British duo accused of duping wine collectors in ‘£76m Ponzi scheme’
Stephen Burton, 57 and Andrew Fuller, 55, face four charges including money laundering and wire fraud in connection with a fine wine “Ponzi scheme” that allegedly defrauded investors out of £76 million.
The two men allegedly approached would-be investors with the proposition of heady returns backed by cellars that housed fine wines including highly-regarded Napa producer Screaming Eagle. Burton and Fuller operated through their businesses Bordeaux Cellars and Bordeaux Cellars London, and told investors they worked on behalf of collectors whose cellars already boasted valuable fine wines that prosecutors say did not, in fact, exist.
“Unlike the fine wine they purported to possess, the defendants’ repeated lies to investors did not age well,” said District Attorney Breon Peace.
“As alleged, these defendants duped investors by offering them an intoxicating investment opportunity collateralised by valuable bottles of fine wine that turned out to be too good to be true.”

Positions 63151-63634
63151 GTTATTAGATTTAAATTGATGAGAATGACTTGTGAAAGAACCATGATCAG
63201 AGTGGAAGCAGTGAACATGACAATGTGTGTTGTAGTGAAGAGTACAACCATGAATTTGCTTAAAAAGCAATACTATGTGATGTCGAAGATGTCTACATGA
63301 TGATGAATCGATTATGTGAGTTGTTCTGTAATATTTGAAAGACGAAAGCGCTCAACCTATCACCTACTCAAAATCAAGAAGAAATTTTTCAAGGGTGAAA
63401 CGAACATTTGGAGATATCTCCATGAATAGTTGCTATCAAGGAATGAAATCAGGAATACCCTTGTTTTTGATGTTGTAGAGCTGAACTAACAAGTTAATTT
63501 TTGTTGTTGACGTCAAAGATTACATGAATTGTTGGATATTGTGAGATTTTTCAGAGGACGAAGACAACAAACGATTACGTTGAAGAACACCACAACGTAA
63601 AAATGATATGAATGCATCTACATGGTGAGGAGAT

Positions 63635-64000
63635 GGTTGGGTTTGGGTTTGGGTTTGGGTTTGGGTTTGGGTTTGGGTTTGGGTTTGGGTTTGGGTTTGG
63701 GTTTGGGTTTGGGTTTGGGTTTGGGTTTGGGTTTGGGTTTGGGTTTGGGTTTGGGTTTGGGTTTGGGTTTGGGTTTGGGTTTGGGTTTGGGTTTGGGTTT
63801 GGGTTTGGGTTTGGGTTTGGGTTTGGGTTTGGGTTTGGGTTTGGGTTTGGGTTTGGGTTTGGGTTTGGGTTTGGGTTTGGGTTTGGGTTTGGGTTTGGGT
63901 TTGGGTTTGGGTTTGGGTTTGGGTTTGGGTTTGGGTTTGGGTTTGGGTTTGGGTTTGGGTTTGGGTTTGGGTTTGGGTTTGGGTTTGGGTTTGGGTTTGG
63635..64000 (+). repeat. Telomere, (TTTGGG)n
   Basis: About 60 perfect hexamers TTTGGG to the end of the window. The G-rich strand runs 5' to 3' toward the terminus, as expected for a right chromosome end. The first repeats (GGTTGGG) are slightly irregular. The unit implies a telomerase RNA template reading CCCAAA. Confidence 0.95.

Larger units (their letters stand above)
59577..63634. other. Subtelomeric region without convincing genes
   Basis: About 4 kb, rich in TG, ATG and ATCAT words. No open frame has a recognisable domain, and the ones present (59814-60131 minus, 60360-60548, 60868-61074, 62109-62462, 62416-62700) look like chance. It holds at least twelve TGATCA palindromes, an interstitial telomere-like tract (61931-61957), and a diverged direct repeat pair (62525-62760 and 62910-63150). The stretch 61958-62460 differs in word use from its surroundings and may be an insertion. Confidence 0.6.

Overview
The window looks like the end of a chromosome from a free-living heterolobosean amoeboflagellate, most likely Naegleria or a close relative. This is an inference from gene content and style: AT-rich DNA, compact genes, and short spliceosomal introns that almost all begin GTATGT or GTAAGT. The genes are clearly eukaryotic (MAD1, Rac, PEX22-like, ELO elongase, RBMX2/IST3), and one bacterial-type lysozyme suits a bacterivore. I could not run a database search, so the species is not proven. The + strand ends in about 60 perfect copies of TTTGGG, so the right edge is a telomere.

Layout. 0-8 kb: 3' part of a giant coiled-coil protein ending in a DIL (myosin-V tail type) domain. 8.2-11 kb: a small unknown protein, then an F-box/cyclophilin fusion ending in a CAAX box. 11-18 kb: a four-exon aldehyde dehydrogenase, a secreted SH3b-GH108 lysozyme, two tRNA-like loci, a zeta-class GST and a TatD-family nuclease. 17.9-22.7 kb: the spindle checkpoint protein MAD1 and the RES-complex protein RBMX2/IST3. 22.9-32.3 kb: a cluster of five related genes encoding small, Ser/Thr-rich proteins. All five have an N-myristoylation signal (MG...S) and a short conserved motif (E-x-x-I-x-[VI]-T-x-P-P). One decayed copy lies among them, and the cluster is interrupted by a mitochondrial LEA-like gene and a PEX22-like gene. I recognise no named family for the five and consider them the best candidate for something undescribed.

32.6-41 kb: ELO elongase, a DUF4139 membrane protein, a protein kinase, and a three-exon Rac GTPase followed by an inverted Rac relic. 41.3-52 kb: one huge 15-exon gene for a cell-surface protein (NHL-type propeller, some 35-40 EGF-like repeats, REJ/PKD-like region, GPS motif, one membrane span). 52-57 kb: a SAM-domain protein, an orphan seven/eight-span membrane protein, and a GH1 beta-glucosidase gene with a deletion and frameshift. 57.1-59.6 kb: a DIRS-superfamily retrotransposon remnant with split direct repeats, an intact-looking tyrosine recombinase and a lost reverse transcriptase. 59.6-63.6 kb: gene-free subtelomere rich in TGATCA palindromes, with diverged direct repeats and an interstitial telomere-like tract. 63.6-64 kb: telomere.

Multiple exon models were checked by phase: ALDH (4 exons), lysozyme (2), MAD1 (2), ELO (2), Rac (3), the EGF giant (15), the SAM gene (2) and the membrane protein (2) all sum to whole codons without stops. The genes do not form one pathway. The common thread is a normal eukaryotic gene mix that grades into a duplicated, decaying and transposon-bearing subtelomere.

Both men have previous convictions for fraud. The four charges Burton and Fuller are facing carry a maximum sentence of 20 years in prison.
US prosecutors say that Bordeaux Cellars did not have custody of the wines they told investors were being used as collateral for loans. “Instead, Bordeaux Cellars used incoming loan proceeds to make fraudulent interest payments to investors and for their own personal expenses,” prosecutors said.
Court papers show that the alleged fraud took place between 2017-2019, with Burton and Fuller purportedly telling investors that they would receive regular interest payments on their loans, which they said were backed up by their high value wine collectionss.
Fuller was arrested on 4 February by police and appeared via video link from Wandsworth prison earlier this month for extradition proceedings. Burton is believed to have fled the country, and his current whereabouts are unknown.